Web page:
The Lloyd’s Patriotic Fund £100 Trafalgar Sword awarded to JOHN PILFORD ESQ CAPTAIN OF HMS AJAX, 21st October 1805.
The presentation inscription on this sword reads: “FROM THE PATRIOTIC FUND AT LLYODS TO JOHN PILFORD ESQ CAPTAIN OF HMS AJAX FOR HIS MERITORIUS SERVICES IN CONTRIBUTING TO THE SIGNAL VICTORY OBTAINED OVER THE COMBINED FLEETS OF FRANCE AND SPAIN OFF CAPE TRAFALGAR ON THE 21ST OF OCTOBER 1805”.
The curved single-edged blade richly etched and gilt against a blued ground with flowers, foliage, entwined dolphins, naval and martial trophies, figures of Britannia and Victory, crowned arms and cypher of George III, the recipient’s initials in a starburst above a phoenix, and the presentation inscription.
Stirrup hilt of ormolu, the quillons formed as a fasces, the knuckle-guard as a Hercules club entwined by a snake and retaining its original gilt bullion and blue silk sword-knot, the langets cast with acanthus foliage and naval trophies, the back-piece of the partly chequered ivory grip (minor chip) cast as the skin of the Nemean Lion.
In its original foliate engraved scabbard of ormolu decorated with naval medallions on each side cast and chased with the figures of Britannia framed by the inscription ‘Ajax Nelson Trafalgar 21st Octr. 1805’, and Hercules with the Hydra, and the Nemean Lion, the open panels with cast, pierced and chased naval trophies on velvet grounds.
The two suspension loops in the form of coiled serpents, the chape with a border of graduated beads, the top edge of the locket engraved ‘R. Teed Sword Cutler Lancaster Court Strand’, in the original mahogany presentation case inset with a brass place plaque, “From the Patriotic Fund Lloyd’s London to Lieut. John Pilford R.N. of HMS Ajax 1805”.
A secondary inscription on scabbard throat reads, “Presented to Movis D’Omer Jac Aberle Prop Tivoli Theatre March 1st 1878”.
Length of blade: 30 ½ in(78 cm). Overall length: 39in(99cm)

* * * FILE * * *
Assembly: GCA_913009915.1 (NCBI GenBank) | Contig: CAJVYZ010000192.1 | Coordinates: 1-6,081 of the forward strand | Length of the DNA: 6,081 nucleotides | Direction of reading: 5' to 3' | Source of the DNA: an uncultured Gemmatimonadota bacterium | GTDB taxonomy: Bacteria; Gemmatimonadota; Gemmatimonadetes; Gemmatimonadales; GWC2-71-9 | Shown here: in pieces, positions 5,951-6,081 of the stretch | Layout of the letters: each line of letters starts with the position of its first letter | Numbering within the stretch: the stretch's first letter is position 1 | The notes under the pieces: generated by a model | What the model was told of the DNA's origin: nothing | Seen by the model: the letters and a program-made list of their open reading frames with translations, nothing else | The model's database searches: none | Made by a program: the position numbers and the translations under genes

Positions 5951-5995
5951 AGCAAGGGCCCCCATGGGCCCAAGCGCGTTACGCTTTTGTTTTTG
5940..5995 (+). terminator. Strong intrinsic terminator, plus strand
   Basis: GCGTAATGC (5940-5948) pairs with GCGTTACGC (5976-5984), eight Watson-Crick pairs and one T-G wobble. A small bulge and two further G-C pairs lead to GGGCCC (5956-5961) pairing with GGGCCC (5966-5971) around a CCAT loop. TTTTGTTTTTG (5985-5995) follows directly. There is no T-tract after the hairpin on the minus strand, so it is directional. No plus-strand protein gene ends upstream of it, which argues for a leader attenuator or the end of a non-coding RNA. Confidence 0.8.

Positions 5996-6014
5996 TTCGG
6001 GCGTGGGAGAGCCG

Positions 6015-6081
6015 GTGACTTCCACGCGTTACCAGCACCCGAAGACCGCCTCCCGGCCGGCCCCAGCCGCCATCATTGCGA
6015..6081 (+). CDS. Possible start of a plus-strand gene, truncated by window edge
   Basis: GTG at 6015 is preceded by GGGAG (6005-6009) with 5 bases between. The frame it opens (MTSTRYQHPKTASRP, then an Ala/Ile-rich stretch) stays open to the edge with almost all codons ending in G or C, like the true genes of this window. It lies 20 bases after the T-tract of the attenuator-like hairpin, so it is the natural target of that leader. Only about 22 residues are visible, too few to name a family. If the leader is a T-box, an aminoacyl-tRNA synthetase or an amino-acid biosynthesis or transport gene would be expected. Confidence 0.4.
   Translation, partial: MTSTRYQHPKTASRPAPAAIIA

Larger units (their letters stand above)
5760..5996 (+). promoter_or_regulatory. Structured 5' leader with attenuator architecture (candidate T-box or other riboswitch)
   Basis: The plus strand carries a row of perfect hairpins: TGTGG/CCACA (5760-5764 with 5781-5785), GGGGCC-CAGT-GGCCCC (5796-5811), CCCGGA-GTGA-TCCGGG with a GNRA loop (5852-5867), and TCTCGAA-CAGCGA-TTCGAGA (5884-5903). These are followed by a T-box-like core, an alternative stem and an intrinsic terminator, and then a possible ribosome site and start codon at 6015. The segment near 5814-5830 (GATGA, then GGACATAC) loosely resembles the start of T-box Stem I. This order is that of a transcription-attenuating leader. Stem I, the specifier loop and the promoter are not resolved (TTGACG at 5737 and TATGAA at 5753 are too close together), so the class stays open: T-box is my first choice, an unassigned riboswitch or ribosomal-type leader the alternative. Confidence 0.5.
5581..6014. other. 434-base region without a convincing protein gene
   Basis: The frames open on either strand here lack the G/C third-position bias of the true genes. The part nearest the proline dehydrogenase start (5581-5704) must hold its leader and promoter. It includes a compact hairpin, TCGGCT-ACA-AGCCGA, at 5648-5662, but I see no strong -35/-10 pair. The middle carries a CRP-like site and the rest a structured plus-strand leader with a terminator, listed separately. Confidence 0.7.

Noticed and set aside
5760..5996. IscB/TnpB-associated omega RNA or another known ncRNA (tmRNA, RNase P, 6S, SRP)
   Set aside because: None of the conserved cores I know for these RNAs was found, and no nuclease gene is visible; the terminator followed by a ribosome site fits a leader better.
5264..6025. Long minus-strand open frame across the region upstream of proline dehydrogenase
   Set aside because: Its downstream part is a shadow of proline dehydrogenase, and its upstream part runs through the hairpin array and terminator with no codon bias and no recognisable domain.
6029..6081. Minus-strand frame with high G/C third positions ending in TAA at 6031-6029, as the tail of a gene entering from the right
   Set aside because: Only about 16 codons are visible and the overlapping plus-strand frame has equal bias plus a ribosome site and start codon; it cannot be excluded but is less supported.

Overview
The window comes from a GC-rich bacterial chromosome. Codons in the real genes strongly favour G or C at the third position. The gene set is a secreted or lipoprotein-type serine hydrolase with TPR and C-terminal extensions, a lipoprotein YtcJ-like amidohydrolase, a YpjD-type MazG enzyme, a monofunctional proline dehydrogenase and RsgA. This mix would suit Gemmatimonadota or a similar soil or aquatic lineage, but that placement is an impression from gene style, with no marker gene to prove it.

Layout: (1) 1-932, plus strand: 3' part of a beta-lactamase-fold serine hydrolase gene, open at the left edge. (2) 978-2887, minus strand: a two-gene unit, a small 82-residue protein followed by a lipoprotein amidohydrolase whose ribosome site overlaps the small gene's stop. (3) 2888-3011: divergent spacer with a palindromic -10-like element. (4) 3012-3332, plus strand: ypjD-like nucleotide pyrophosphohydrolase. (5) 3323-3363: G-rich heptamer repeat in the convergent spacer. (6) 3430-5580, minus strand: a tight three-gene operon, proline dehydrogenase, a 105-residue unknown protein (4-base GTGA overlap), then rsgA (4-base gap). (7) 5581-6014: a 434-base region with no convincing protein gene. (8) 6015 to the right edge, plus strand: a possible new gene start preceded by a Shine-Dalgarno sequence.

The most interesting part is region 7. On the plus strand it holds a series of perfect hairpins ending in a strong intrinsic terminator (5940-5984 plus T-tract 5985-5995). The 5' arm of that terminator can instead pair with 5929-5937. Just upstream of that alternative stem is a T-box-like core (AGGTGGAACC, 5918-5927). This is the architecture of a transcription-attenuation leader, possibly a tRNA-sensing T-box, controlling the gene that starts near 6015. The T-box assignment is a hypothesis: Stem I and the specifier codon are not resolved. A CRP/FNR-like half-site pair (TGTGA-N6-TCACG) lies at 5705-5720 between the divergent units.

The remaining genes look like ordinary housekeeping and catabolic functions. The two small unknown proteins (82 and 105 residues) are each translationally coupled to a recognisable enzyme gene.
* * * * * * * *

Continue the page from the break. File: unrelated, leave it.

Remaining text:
Case length: 40in (102cm) Width: 16in (41cm)
Lieutenant John Pilford 1805.
Tivoli Theatre 1878.
Collection of W. Scott Ferris.
Published: Pictured in American Society of Arms Collectors Journal #86 in an article “British Naval Edged Weapons” by Peter Tuite.
John Pilford joined the Navy at the age of thirteen in 1782. He was promoted through the ranks of the Royal Navy and was distinguished in battle at the “Glorious 1st of June” Naval Battle in 1794 where he was promoted to lieutenant. He served gallantly on his ﬁrst assignment on HMS. Russell where three enemy ships were taken during the battle of Groix, June 23,1795.
As a reward he was posted to the 18gun sloop HMS Kingﬁsher capturing prizes off the Spanish and Portuguese coasts. He was instrumental in quelling a mutiny in 1797 and in 1798 he was transferred to the 74-gun HMS Impetueux. He gained notoriety in 1800 when leading a raiding party into the Morebihan River he destroyed a dozen French ships and wrecked port facilities in the river.
Pilford met and married during the “Peace of Amiens” but war soon intervened and he was aboard HMS Hindostan by 1803, then HMS Dragon and finally to HMS Ajax, commanded by Capt. William Brown.
Captain Brown was involved in a scandal which resulted in a court martial back in London so Pilford was placed in charge of the Ajax during Nelson’s blockade of Cadiz. Ajax, still under Pilford, was sixth in Nelson’s line at the Battle of Trafalgar on Oct. 21, 1805. Lord Nelson’s 27 ships of the line defeated 33 French & Spanish ships.
The Franco-Spanish ﬂeet lost 22 ships, without a single British vessel being lost but Admiral Nelson was mortally wounded. The grateful nation awarded the captain of each British vessel a special Trafalgar edition £100 Lloyd’s Patriotic Fund Sword for Valour.
HMS Ajax was the only vessel commanded throughout the battle by a lower ranking ofﬁcer (Lt Pryce Cumby assumed command of HMS Bellerophon after the death of Captain Cooke during the fighting) but was nevertheless given a captain’s £100 sword inscribed
John Pilford never commanded at sea again, with his wealth from prize money in his glorious naval career he spent his time as a gentleman farmer and funding the lifestyle of his nephew Percy Bysshe Shelley, who is regarded among the ﬁnest poets of the English language. Pilford died in 1834 and was buried at St. George’s Church in Plymouth.